This isn't really flight simulation because it's not for FS2004, but does anyone know where I can grab a G1000 simulator? Like how Garmin has th G430 and 530 "testers" or whatever they're called on their site.
Cessna's Exclusive G1000 Orientation Program
Independence, KS - June 29, 2004 - Cessna Aircraft Company has begun providing customers with its exclusive Garmin G1000 factory-authorized orientation program. The program meets the FAA/Industry Training Standards (FITS), and is designed to assist customers in their transition from traditional aircraft panel gauges to the new all-glass, jet-like cockpit.
Cessna's G1000 orientation program spans two days. Each customer is assigned an individual workstation and a computer equipped with a sophisticated, Garmin G1000 simulator program. Using a combination of classroom time, simulator exercises, and actual flight time, customers will become acquainted with the G1000's capabilities.
Currently, Cessna's exclusive G1000 training is only offered at Cessna's single engine aircraft manufacturing facility in Independence, Kansas. Later this year, Cessna will introduce a factory authorized instructor program that will be available at select Cessna Pilot Centers and Cessna Sales Team Authorized Representative locations.
The G1000 system integrates all primary flight, navigation, communication, terrain, traffic, weather, and Engine Instrumentation and Crew Alerting System (EICAS) data on two 10.4-inch, high-definition LCDs in the Skylane and Turbo Skylane. These active-matrix displays feature XGA resolution (1,024x768-pixel count) and are capable of presenting data in brilliant, sunlight-readable color at wide viewing angles.
Cessna Aircraft Company is a subsidiary of Textron Inc. (NYSE: TXT), a $10 billion multi-industry company with more than 43,000 employees in 40 countries. The company leverages its global network of aircraft, industrial and finance businesses to provide customers with innovative solutions and services. Textron is known around the world for its powerful brands such as Bell Helicopter, Cessna Aircraft, Kautex, Lycoming, E-Z-GO and Greenlee, among others. More information is available at www.textron.com. More information about Cessna Aircraft Company is available at www.cessna.com.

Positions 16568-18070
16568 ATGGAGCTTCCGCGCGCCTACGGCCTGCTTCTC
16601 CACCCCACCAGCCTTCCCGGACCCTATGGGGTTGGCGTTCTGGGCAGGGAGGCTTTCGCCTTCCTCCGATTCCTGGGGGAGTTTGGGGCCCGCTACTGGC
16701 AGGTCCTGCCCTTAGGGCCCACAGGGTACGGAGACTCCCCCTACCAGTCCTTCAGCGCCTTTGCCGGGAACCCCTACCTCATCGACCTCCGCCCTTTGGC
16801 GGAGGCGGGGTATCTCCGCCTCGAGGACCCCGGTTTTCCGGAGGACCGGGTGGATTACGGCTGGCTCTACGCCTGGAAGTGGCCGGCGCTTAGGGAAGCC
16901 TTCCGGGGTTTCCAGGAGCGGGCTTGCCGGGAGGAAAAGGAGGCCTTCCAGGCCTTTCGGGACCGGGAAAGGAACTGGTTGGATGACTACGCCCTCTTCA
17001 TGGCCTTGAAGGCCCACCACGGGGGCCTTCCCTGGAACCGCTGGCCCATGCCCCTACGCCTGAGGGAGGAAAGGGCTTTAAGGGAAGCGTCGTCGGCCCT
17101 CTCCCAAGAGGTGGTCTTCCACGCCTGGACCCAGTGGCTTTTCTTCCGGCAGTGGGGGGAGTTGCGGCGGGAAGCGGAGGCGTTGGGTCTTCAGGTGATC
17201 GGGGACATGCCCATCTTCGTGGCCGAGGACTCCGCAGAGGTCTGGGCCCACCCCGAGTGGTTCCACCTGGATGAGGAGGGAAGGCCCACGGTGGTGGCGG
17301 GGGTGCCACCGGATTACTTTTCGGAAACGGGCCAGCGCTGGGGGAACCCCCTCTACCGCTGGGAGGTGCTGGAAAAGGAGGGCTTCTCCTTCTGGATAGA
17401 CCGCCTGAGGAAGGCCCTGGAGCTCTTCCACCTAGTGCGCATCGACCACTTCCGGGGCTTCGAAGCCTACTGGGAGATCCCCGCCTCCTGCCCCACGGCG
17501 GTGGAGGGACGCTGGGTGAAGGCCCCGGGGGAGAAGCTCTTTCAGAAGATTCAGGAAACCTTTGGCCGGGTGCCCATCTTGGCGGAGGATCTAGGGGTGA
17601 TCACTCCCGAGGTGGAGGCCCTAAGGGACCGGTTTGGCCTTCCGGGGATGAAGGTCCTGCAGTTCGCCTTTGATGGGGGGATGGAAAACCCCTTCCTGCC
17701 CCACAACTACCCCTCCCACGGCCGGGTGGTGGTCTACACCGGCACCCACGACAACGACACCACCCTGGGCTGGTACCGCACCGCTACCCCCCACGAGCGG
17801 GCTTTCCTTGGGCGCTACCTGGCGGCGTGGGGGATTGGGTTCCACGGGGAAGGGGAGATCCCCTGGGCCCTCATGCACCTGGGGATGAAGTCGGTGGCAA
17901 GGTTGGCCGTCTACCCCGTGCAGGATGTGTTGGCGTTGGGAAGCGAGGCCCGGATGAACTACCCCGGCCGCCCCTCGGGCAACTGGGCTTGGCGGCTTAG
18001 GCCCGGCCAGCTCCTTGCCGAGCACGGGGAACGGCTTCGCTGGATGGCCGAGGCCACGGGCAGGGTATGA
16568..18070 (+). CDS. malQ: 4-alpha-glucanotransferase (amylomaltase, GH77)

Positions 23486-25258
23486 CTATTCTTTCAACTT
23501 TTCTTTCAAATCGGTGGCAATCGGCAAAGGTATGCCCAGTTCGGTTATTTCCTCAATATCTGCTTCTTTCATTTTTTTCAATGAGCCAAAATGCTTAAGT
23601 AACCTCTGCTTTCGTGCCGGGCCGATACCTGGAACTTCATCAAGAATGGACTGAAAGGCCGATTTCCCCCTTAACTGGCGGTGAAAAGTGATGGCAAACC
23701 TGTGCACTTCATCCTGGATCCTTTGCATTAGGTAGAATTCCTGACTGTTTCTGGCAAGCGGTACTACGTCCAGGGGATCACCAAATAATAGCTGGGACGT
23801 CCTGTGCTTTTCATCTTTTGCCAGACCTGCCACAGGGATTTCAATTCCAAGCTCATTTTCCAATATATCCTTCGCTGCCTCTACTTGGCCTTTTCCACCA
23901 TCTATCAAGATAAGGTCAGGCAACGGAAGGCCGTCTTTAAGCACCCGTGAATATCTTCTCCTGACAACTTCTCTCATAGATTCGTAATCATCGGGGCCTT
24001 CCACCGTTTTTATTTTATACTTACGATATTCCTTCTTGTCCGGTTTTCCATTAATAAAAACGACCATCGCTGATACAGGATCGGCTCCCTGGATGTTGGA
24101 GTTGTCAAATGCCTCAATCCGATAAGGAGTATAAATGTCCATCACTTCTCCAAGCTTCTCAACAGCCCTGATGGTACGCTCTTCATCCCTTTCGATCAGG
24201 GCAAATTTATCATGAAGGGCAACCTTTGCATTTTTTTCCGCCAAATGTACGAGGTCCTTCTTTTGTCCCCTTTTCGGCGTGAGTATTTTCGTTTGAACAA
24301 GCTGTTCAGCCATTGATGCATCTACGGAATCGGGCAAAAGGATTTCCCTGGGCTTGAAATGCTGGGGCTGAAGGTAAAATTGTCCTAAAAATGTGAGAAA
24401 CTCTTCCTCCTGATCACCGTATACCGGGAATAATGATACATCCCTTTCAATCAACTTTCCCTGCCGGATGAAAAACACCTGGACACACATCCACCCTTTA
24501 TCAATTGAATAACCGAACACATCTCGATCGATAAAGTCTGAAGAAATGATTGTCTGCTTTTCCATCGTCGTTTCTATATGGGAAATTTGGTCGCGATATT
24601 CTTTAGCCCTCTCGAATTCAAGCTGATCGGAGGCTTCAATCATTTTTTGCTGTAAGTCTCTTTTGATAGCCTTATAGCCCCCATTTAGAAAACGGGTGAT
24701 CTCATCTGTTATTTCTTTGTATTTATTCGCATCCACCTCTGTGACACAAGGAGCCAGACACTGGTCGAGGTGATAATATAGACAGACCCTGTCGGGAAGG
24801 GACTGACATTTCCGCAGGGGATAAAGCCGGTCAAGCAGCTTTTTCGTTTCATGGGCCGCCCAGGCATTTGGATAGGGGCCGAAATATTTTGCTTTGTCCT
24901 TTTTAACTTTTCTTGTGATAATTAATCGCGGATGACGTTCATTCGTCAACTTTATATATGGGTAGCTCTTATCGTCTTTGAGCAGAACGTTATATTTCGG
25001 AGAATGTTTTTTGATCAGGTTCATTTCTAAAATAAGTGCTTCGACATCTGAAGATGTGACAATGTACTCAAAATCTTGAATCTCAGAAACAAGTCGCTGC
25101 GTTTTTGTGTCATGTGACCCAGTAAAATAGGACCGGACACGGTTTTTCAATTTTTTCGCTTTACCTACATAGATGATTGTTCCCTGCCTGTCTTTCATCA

For additional information or questions about the general aviation industry, contact the General Aviation Manufacturers Association (GAMA) at 202-393-1500 or www.GAMA.aero.
One of the flight simulators I had was supposed to have a G1000 plug in for FS2004, but I could never get it to work.
If you buy a plane new with the G1000 they were offering the two day course.
Most of the time from what I understood was learning to do the high level instruments approaches.
I was only going to initially use the plane for VFR, so after about 5 hours in the air, I felt pretty comfortable with the unit for VFR and flight planning.
It doesn't work that much different than the 530, so if you learn the 530 well the transition will not be very hard.
The way we did it, we talked for a few minutes and then flew over the practice area just pushing buttons. It was kind of a drag to be spending about 135 for the 182 plus 30 for the instructor. A 165 dollar an hour flying classroom. I then took the book home and spent about 4 hours studying it.
They told me that one of the biggest problems with the unit, is forgetting to look out the window.
Couple of interesting points: Jepp updates run about $1100/year!
The users manual cost $295(!!!) -- spiral bound book. (that might be the price from Cessna.)
Just looked at Sportys Search for G1000
Noticed the quick reference book is $49.95. The CDROM is a "fly with us while we use it". Still cheaper than a hobbs running at $129/hr while trying to figure out how to use that!
All of those FS2004 hours at home and Garmin trainer usage on my laptop during school (I'm a bad boy lol) will really pay off then! We've got a DA40 with a G1000 at the flight school. I have a few pictures of the system turned on without the engine started (It was only so my friend could show me so we didn't kill anything). It's a REALLY nice looking system too. And the '40 looks pretty good for flying once I get my license and for taking people up.
All of the documentation is available in PDF if you don't mind reading a little. The G1000 is exactly like with 530, if you have specific questions I could try to help, I'm pretty proficient with it. Most of it's features are really highlighted for IFR operations though.
Originally posted by HIGHwing All of the documentation is available in PDF if you don't mind reading a little. The G1000 is exactly like with 530, if you have specific questions I could try to help, I'm pretty proficient with it. Most of it's features are really highlighted for IFR operations though.
Mini - I am not sure if this answers your question -
I have a 430. You go to the flight plan page and enter the flight plan, then press menu, select copy and it will take the active flight plan and save a copy. Then when you want to activate it, press the FPL button, twist the small Knob one click to the saved plan page, press the small knob to activate the cursor, twist the large knob until your flight plan is highlighted. Press the menu key and select activate. You can also edit the plan. It sounds more complicated than it is. As mentioned before - you can download the trainer for free. It is a great tool for learning the unit without having to be in the plane.
Edit - I am not sure how many you can save. It may depend on the number of waypoints in each flight plan. The 430 trainer I have shows 7 plans used and 12 empty.